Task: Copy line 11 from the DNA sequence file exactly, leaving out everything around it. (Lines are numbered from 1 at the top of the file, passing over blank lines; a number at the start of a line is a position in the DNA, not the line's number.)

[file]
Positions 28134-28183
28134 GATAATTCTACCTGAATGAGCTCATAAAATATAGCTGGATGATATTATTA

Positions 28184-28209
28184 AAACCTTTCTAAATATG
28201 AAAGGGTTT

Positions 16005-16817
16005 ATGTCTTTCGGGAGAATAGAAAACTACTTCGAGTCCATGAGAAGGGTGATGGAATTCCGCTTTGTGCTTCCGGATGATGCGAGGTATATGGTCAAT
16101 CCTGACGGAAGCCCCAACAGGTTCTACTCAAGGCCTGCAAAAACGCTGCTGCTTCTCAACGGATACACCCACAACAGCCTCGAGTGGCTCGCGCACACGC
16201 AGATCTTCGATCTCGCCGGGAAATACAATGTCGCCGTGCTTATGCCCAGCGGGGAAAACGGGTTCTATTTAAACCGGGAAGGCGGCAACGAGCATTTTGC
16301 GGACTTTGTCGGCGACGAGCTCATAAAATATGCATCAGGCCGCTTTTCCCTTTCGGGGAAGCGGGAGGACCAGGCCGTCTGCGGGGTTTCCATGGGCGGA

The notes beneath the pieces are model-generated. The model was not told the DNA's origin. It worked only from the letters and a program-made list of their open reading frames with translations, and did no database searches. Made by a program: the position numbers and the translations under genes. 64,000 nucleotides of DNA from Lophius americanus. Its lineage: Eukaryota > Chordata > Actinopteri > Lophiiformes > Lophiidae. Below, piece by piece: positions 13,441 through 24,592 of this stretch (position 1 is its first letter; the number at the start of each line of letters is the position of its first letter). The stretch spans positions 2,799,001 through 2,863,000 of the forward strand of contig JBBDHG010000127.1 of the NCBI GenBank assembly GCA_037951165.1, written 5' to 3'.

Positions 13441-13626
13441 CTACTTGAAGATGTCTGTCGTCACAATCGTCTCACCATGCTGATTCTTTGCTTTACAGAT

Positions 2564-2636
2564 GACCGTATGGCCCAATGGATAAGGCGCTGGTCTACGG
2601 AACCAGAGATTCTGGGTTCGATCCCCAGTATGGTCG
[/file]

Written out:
The notes beneath the pieces are model-generated. The model was not told the DNA's origin. It worked only from the letters and a program-made list of their open reading frames with translations, and did no database searches. Made by a program: the position numbers and the translations under genes. 64,000 nucleotides of DNA from Lophius americanus. Its lineage: Eukaryota > Chordata > Actinopteri > Lophiiformes > Lophiidae. Below, piece by piece: positions 13,441 through 24,592 of this stretch (position 1 is its first letter; the number at the start of each line of letters is the position of its first letter). The stretch spans positions 2,799,001 through 2,863,000 of the forward strand of contig JBBDHG010000127.1 of the NCBI GenBank assembly GCA_037951165.1, written 5' to 3'.